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Retrofit and The Social Agenda

Posted on 08-05-2023

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Imagine you are standing at the top of a residential block in a large open park, slightly raised above the ground, with playground equipment catering to various age groups: climbing frames, monkey bars, zip lines, swings… the lot. Walking down the pedestrianised centre of the road, lined with benches and trees (not the norm in arid Barcelona), you arrive at a nine-storey residential building occupying the triangular corner plot. The surrounding buildings occupy a lesser height, so the yellow façade is immediately visible, seamlessly rendered over cork SATE (external wall insulation). Approaching from the street, this is what you would see: at eye level, a west-facing facade with natural limestone wrapping the entire first two storeys; tilt your head upwards, you are looking at yellow-render on the top right two-thirds of the remaining wall, terracotta brick on the top-left third, and the edge of the apartment’s balconies; next, walk around the chamfered the corner, the first two storeys of limestone continues, but, glancing upward again, full balconies are visible on both sides, in the centre of the wall is a central panel of unobstructed glass, and the rest of the wall is terracotta brick; continue your stroll around the building, you are now looking at the south-west facing wall, you see the same material pattern as the west-facing facade, but mirrored. The building is tonally harmonious and the effect is soft and warm—accentuated by the sunshine outside.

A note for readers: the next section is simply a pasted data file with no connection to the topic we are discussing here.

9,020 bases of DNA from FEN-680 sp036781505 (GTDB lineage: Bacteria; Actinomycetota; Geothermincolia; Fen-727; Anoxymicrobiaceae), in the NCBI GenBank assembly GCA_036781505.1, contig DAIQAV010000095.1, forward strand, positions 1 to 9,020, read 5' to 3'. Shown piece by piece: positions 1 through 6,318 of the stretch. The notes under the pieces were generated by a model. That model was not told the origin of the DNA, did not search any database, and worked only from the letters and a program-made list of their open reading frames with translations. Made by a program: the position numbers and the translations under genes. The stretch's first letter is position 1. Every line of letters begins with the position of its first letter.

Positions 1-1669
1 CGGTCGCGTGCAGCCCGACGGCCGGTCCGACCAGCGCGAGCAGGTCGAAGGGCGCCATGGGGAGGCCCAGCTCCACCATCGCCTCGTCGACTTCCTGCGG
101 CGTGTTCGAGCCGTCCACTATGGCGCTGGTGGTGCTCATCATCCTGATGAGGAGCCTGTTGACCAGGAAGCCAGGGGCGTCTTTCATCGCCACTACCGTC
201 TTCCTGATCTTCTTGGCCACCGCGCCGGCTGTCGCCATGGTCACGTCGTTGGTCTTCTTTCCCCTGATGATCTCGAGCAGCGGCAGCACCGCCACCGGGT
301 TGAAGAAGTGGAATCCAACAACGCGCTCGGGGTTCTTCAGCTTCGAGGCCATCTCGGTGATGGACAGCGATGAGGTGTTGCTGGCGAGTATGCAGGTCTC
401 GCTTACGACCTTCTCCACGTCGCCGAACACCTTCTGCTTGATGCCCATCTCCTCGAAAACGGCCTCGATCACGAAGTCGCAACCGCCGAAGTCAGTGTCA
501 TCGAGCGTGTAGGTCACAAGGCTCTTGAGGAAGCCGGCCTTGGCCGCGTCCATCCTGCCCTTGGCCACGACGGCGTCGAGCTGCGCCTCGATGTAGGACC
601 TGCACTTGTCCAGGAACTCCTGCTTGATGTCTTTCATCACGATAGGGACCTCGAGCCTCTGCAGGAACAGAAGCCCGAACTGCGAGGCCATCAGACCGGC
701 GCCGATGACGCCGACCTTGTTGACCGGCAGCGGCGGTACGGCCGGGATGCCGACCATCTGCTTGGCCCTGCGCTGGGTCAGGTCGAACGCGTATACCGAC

The building is called Bloc Els Mestres (The Teachers Block). It was built around 1956 to house the teachers of the adjoining school. The school, the teachers’ residencies, and the expansion of two housing estates were some of the first buildings to occupy the sparsely populated Sabadell Sud location. The site is near Sabadell Airport. By 1984, the expansion had caught up to Bloc Els Mestres and it was no longer isolated between fields but surrounded by residences to the North, West and East. By the year 2000, it was nestled in at all sides. By 2018, however, Bloc Els Mestres sat vacant, neglected, and in major need of renovation.